Is It Time to Get Rid of the All-Star Game?

Voting has begun for the lineups for baseball's All-Star Game. This is now a multi-part process with some players being selected by fans, others by players and yet others by the managers of the previous year's pennant winning teams. Each team will have 34 players on the roster for an All-Star Game. Although there are enough good players to fill the rosters for each league, a baseball game with 34 people on the team inevitably has the feel more of a softball game at a family picnic, than of big league baseball.

Expanding the size of the All-Star Game roster, using a designated hitter and tinkering with how the roster is selected are all ways Major League Baseball has tried to ensure that the All-Star Game remains interesting for fans. These innovations have not achieved that goal, but have probably undermined the game by making it feel less like a baseball game and therefore less competitive or exciting to watch.

These changes also have not addressed the major problem facing the All-Star Game-that it is a relic from another era and no longer meets the needs of fans or players. In an era of interleague play and widespread access to televised baseball in one form or another, the logic underlying an All-Star Game is not evident. Fans wishing to see how a great American League pitcher like Justin Verlander or Mariano Rivera fares against a National League star like Bryce Harper or Buster Posey no longer have to wait until the All-Star Game and hope for that matchup. Since the advent of interleague play, hose matchups may occur during the regular season when the Yankees play the Giants or the Tigers play the Nationals. The fans may have to wait a year or two for a specific matchup, but the regular season now has a great deal of interleague play.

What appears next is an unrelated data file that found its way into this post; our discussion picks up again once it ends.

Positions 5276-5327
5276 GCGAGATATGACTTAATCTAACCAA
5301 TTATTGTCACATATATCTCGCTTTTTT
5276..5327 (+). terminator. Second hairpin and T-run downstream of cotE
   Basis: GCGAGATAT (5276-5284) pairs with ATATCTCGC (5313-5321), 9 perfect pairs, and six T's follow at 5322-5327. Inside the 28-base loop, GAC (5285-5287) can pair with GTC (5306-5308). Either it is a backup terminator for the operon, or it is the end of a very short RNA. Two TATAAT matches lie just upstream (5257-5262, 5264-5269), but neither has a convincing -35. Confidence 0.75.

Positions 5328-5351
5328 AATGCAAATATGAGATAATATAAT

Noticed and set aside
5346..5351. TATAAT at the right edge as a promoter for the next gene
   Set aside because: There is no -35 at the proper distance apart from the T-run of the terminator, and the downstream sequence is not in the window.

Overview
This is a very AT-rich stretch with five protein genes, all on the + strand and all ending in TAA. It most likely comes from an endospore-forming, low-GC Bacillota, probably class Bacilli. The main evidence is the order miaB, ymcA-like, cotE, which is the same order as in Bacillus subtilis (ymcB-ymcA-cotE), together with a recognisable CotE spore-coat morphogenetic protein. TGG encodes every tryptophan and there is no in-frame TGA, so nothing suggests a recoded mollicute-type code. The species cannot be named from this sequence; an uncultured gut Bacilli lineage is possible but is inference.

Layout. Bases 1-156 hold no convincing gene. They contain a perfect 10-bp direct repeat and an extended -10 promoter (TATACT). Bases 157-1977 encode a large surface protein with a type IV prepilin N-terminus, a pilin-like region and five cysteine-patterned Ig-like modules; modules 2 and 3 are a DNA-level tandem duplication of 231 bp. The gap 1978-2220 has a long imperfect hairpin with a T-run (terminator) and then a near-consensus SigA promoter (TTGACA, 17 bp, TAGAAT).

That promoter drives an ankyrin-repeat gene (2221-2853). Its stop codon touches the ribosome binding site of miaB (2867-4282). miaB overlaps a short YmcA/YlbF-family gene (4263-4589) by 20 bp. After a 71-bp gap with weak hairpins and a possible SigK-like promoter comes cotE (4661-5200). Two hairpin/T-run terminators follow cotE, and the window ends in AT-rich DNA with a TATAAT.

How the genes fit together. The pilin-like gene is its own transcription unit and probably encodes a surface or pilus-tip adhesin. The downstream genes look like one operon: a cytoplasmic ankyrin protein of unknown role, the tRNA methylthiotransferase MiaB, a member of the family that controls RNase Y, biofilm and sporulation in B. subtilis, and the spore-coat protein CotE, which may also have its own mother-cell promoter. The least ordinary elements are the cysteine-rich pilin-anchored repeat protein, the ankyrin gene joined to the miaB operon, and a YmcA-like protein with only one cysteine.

Similarly, the All-Star Game no longer offers a special opportunity to fans in the host city to see the stars from the other league either, as interleague play has changed that as well. One of my most enduring memories from the hundreds of afternoons and freezing evenings I spent at Candlestick Park was watching Eddie Murray, George Brett, Reggie Jackson and Dave Winfield taking batting practice before the 1984 All-Star Game. Back then, only Winfield, who had spent years in the National League, had ever played in that ballpark. While a fan at this year's All-Star Game might have a similar experience watching Mike Trout, Miguel Cabrera, Manny Machado and David Ortiz at Citi Field, the experience would be considerably less novel.

Another innovation which has taken some of the luster away from the All-Star Game is the World Baseball Classic (WBC). Although the WBC is not an annual event, it offers the exciting matchups, great lineups and famous players that the All-Star Game also has, but in the WBC the games matter, the teams play hard, rosters are not unmanageably big, and the games on the field look much more like the baseball to which fans are accustomed.

The All-Star Game has always been an exhibition game, but at times it has been played reasonably competitively. Many African-American and Latino stars from the National League in the 1960s, a period of NL dominance in All-Star Games, have said they played to win those games because they wanted to demonstrate the superiority of the more integrated NL. Fortunately, that kind of incentive no longer exists today.

Interestingly, since 2003 the winner of the All-Star Game has been given the home field advantage in the World Series. This is a good idea which creates a concrete incentive for most of the All Star players, and the manager. This measure may make the game itself more meaningful, but it does little to generate fan interest in the All-Star Game.

The All-Star Game is not going to go away and by linking it to enough gimmicks such as home run derby's, special elections for the last reserve on the team or expanding rosters to include one Little League player on each team, it will continue to generate enough interests and, presumably, revenue to continue for a while. It is nonetheless a missed opportunity. It is the only time during the season when there are no games for four days; and one of the few times during the entire year when there are no major sporting events for four days. Making the centerpiece of those four days a game with 34 players on a team, many of whom have played against each other already during the season is not a good use of that time.